Getting patient information before shift - page 3
by AikoRN 4,964 Views | 23 Comments
My hospital just started strongly enforcing nurses to not login to a patient's chart unless you have clocked in (7 min before start of shift). It hasn't been a big problem for me since I usually come into work around 6:50 or so.... Read More
- 1Nov 22, '12 by LynnLRNWhere I used to work report didn't start until 5 after the hour. So if you are able to punch in 7 mins early and use that 5 mins, that is almost 15 mins you have to look basic info up on your patients. Plus, we had to be done with report and punch out on time, they really watched our incidental overtime. Once people quit complaining about the changes and quit being negative saying this would never work and it would take forever and accepted it as the way it is, it actually worked out quite well and people really started to like it. It really helped to start the day on a better foot, because in that half hour you would usually be sitting in a room talking about patients you were actually already meeting them and half assessing them, and the report was better (less subjective and more objective, less gossiping i guess you could say).
- 0Nov 24, '12 by Vtachy1Quote from woohI just don't have this mindset at all! I work for my patients and it has nothing to do with the pay. If it were about the money then I'd go into some job that paid me something, not nursing. I want to know what is going on so that I can be the best nurse and have my A game for my shift, and NOT put my license on the line for greedy lawyers to take away from me.I'm amazed at people that WANT to work for free. Hospital doesn't pay me to prepare for my shift? Then I won't be prepared.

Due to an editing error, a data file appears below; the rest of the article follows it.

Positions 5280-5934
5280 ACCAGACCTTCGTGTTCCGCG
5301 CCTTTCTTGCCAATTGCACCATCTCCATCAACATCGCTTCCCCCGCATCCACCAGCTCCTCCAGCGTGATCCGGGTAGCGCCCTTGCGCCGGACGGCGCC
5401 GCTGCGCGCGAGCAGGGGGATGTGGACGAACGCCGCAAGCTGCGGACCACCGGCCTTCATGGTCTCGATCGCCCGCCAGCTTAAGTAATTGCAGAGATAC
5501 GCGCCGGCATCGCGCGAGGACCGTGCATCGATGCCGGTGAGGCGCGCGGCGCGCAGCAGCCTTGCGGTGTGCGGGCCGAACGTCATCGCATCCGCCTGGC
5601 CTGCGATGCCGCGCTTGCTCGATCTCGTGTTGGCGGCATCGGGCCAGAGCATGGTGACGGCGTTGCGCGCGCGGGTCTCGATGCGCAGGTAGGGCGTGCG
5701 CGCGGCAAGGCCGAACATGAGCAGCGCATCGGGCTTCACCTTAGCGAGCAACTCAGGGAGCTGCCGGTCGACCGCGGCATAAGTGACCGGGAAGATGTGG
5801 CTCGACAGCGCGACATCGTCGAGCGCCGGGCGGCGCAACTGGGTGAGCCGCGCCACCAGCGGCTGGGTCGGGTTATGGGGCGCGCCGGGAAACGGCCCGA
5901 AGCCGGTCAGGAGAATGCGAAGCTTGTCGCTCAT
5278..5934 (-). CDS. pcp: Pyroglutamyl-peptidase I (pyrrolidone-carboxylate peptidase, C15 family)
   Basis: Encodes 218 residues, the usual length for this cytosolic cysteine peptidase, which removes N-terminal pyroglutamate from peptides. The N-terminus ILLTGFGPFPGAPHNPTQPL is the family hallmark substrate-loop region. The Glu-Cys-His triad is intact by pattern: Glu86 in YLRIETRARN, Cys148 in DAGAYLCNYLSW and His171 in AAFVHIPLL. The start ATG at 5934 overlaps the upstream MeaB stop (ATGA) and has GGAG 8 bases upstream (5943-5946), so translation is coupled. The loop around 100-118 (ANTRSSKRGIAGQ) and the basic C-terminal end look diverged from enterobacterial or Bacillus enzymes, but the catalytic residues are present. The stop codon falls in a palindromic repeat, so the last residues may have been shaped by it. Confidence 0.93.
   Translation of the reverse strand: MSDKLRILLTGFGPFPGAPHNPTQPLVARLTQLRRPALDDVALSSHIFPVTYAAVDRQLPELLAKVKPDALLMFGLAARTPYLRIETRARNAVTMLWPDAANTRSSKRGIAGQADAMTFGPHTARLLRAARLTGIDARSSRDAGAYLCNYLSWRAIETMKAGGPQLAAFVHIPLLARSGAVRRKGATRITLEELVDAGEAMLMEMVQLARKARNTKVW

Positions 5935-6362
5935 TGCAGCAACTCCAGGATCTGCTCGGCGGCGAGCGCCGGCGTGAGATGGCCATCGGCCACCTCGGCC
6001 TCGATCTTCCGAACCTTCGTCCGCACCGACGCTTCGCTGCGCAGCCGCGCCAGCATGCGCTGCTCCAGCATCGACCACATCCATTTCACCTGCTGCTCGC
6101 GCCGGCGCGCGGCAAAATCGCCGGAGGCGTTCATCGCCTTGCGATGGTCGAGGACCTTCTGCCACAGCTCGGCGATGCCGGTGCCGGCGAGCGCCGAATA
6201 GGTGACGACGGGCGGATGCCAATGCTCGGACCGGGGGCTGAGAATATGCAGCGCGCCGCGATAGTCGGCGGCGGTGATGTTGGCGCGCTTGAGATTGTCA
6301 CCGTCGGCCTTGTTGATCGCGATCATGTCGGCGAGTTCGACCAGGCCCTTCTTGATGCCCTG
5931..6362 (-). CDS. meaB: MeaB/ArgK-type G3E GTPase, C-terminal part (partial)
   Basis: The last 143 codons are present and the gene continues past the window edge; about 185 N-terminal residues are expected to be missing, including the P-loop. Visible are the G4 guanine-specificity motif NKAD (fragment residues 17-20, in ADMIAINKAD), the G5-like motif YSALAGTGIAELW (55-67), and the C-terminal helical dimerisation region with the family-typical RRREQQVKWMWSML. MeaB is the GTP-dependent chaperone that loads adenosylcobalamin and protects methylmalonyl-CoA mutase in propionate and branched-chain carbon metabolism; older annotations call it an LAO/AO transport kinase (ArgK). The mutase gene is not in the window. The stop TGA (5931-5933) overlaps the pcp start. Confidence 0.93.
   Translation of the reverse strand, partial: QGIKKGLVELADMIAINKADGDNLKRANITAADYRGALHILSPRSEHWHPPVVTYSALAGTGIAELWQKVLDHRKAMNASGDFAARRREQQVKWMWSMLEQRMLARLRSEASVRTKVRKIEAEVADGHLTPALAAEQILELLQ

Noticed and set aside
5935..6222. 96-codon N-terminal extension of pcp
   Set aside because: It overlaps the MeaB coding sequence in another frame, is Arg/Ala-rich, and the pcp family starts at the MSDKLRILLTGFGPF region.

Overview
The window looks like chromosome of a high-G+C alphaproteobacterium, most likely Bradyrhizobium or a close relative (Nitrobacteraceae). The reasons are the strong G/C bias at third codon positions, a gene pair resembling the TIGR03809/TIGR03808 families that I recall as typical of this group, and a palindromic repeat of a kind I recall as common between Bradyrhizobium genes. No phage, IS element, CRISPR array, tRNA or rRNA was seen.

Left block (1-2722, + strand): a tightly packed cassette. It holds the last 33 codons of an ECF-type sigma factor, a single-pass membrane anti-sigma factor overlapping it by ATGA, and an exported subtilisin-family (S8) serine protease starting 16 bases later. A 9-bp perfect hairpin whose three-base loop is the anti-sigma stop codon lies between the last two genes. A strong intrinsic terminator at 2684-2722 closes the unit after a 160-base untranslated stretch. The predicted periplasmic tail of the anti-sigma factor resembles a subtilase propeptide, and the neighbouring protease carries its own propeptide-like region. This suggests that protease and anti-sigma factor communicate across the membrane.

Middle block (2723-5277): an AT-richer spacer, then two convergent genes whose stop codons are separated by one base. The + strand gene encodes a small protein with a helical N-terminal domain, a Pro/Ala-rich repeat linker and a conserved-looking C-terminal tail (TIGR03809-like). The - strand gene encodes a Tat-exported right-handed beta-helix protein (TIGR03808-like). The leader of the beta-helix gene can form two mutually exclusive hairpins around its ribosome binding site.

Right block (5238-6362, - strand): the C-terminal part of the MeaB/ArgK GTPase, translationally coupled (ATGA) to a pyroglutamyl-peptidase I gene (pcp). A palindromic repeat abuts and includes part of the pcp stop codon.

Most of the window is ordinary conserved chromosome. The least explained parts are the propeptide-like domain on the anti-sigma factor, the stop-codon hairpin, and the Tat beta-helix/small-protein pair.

- 2Nov 24, '12 by woohQuote from Vtachy1And this Mary Martyr attitude is why hospitals can get away with not paying people to prepare for their shift.I work for my patients and it has nothing to do with the pay.
15 extra minutes of preparation isn't going to make the difference between keeping and losing your license. It is a full week of pay that you're giving to the hospital for free each year. And I guarantee that the CEO and shareholders that are profiting from your giving spirit wouldn't give to YOU a free week of pay.
- 0Nov 25, '12 by SENSUALBLISSINFLQuote from withasmilelpnI am a new graduate and I have yet to work as an RN so I have yet to experience this (though I did in my old job...they thought buying lunch that we can gobble in ten minutes should make us happy to work through lunch), but often I read these complaints on posts at allnurses...why do they allow a nurse to get docked for a lunch they could not take? I am sure these supervisors often come here themselves to read the boards and post their thoughts, so why not fix it?"Supervisors should NEVER knowingly allow their employees to work off the clock (or eat an unpaid lunch while working) - they are liable too."